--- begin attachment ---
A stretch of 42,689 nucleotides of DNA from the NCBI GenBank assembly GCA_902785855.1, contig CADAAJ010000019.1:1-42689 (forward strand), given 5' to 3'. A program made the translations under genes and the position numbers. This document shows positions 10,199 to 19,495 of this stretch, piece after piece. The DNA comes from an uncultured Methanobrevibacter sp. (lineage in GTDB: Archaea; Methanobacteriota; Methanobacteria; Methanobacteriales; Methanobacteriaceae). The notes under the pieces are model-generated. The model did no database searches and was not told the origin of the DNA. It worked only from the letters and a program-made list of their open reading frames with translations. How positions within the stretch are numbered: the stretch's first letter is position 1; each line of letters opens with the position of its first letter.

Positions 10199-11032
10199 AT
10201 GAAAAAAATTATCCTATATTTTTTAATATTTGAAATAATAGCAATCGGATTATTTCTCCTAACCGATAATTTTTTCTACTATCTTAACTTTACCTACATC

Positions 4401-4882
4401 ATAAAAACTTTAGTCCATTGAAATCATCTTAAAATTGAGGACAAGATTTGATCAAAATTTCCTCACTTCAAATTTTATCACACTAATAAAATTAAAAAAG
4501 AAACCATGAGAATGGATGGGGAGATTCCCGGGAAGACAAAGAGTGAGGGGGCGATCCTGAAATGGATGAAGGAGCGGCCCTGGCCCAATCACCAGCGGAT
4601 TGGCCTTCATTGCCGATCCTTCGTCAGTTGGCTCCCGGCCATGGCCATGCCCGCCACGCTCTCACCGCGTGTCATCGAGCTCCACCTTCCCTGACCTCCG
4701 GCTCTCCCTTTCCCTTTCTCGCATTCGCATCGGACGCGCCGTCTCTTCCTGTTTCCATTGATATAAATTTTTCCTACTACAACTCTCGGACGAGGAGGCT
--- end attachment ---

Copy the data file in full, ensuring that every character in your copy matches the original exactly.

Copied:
A stretch of 42,689 nucleotides of DNA from the NCBI GenBank assembly GCA_902785855.1, contig CADAAJ010000019.1:1-42689 (forward strand), given 5' to 3'. A program made the translations under genes and the position numbers. This document shows positions 10,199 to 19,495 of this stretch, piece after piece. The DNA comes from an uncultured Methanobrevibacter sp. (lineage in GTDB: Archaea; Methanobacteriota; Methanobacteria; Methanobacteriales; Methanobacteriaceae). The notes under the pieces are model-generated. The model did no database searches and was not told the origin of the DNA. It worked only from the letters and a program-made list of their open reading frames with translations. How positions within the stretch are numbered: the stretch's first letter is position 1; each line of letters opens with the position of its first letter.

Positions 10199-11032
10199 AT
10201 GAAAAAAATTATCCTATATTTTTTAATATTTGAAATAATAGCAATCGGATTATTTCTCCTAACCGATAATTTTTTCTACTATCTTAACTTTACCTACATC

Positions 4401-4882
4401 ATAAAAACTTTAGTCCATTGAAATCATCTTAAAATTGAGGACAAGATTTGATCAAAATTTCCTCACTTCAAATTTTATCACACTAATAAAATTAAAAAAG
4501 AAACCATGAGAATGGATGGGGAGATTCCCGGGAAGACAAAGAGTGAGGGGGCGATCCTGAAATGGATGAAGGAGCGGCCCTGGCCCAATCACCAGCGGAT
4601 TGGCCTTCATTGCCGATCCTTCGTCAGTTGGCTCCCGGCCATGGCCATGCCCGCCACGCTCTCACCGCGTGTCATCGAGCTCCACCTTCCCTGACCTCCG
4701 GCTCTCCCTTTCCCTTTCTCGCATTCGCATCGGACGCGCCGTCTCTTCCTGTTTCCATTGATATAAATTTTTCCTACTACAACTCTCGGACGAGGAGGCT